Belgian bishop declines cardinal’s honor for abuse record

ROME — One of the new cardinals proposed by Pope Francis, the retired bishop of Ghent, Belgium, has given up accepting the honor for his insufficient response to cases of clergy sex abuse, the Belgian bishops’ conference has said. .

The Bishop of Ghent, Luc Van Looy, had asked Francis for permission to refuse the honor in order to “no further harm the victims,” and Francis accepted the request, the bishops said in a statement.

Francis had named Van Looy as one of 21 prelates to become a new “prince of the church” during a consistory on August 27. At 80, Van Looy is too old to attend a future conclave to decide the next pope, but he was one of five men appointed cardinals in recognition of their life of service to the church.

Van Looy, a priest of the Salesian religious order, had been bishop of the diocese of northwestern Belgium from 2004 to 2020.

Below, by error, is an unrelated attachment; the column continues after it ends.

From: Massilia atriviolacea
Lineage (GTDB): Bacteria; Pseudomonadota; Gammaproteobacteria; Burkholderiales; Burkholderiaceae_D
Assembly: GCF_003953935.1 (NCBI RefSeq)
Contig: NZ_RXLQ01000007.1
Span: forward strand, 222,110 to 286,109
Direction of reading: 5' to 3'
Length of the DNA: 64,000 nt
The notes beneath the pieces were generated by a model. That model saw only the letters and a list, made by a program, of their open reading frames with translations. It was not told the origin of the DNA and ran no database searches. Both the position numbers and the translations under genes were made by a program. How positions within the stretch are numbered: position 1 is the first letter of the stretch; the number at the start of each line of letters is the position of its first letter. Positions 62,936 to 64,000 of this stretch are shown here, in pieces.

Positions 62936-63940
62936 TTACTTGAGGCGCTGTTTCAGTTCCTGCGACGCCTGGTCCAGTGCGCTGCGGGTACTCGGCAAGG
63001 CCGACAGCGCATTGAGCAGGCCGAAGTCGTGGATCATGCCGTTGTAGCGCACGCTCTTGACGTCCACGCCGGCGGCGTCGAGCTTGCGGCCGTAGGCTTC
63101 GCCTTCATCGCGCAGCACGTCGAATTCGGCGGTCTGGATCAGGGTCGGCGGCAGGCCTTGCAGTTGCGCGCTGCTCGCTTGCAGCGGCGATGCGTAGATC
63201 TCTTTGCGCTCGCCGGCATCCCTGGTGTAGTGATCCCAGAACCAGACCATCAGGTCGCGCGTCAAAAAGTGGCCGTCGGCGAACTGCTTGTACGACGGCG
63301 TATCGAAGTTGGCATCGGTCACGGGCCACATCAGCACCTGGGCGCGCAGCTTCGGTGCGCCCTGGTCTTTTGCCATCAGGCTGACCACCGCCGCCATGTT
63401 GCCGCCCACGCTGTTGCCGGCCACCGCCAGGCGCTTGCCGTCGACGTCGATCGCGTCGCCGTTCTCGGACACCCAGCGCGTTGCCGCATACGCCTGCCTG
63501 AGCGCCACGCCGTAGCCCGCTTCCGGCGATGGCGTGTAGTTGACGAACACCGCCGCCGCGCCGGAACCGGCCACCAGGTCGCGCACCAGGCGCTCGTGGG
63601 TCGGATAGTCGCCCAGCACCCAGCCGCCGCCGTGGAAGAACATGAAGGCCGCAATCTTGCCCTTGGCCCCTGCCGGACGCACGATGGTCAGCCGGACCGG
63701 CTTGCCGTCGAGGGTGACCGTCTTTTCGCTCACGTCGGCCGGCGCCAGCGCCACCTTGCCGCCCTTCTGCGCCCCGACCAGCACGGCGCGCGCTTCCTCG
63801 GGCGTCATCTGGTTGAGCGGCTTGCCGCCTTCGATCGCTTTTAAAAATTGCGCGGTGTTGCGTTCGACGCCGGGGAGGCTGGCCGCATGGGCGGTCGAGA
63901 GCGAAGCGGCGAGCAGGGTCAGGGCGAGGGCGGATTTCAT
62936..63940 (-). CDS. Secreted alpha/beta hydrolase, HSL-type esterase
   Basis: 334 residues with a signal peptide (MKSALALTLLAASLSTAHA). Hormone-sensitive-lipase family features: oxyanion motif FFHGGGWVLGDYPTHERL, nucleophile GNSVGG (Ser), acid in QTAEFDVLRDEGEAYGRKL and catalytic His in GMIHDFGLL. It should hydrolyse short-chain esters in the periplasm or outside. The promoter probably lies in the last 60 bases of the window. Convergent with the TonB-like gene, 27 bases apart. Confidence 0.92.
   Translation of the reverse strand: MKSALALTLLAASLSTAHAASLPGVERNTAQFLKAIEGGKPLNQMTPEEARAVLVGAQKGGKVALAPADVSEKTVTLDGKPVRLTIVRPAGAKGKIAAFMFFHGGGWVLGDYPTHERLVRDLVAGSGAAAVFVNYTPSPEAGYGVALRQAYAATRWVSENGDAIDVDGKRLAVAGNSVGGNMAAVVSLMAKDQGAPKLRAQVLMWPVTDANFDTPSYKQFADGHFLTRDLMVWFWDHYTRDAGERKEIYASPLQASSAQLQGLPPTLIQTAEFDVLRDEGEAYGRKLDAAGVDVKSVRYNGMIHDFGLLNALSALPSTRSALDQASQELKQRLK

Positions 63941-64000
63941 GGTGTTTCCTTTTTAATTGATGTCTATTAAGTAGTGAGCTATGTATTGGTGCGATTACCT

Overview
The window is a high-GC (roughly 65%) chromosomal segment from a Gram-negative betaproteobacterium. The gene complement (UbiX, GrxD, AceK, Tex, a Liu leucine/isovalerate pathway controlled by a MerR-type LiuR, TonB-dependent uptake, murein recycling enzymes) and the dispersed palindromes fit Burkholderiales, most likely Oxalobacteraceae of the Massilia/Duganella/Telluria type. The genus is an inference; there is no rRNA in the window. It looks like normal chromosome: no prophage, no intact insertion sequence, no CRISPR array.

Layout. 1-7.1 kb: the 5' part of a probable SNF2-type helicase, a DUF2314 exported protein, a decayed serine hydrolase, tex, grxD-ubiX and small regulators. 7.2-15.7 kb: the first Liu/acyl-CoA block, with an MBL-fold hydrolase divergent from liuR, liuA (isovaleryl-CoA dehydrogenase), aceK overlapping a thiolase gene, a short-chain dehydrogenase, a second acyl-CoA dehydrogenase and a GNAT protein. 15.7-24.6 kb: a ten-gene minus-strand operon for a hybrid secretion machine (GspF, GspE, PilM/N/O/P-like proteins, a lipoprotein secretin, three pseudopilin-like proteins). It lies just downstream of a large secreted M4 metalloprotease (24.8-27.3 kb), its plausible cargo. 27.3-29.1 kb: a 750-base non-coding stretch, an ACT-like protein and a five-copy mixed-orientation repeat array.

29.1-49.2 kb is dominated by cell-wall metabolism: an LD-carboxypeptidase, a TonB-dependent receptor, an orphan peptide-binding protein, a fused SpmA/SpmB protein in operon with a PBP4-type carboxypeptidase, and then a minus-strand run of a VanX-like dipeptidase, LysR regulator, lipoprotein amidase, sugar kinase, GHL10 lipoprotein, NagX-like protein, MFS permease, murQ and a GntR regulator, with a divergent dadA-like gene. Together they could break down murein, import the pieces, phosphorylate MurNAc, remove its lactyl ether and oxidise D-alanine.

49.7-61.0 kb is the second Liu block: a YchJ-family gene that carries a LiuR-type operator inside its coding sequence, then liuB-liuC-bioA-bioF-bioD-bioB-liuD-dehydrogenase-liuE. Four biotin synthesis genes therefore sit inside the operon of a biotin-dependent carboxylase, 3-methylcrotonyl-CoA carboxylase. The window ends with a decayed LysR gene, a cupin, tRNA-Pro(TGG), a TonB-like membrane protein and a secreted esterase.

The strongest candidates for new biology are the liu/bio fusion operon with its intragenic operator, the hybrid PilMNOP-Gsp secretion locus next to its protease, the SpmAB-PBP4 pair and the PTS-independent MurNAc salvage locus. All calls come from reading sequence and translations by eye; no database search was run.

The Belgian bishops’ conference said the announcement of his appointment as cardinal had “generated a lot of positive reactions but also criticism that he did not always react with enough energy as bishop of Ghent against abuses in its pastoral work”.

The conference said it appreciated Van Looy’s decision to decline the honor and reiterated his commitment to fighting abuse in the church and putting the interests of victims first.

The Belgian Catholic Church has had a miserable record of abuse and cover-up: in 2010, the Belgian Church acknowledged more than 500 cases of abuse dating back to the 1950s after commissioning a report which revealed that at least 13 victims committed suicide.

That same year, the church offices were raided by police and the Archbishop of Bruges resigned after admitting he had sexually abused his nephew for years while he was a priest and bishop. The Bruges scandal also tarnished the then Belgian church leader, Cardinal Godfried Danneels, who was recorded urging the bishop’s victim to shut up.

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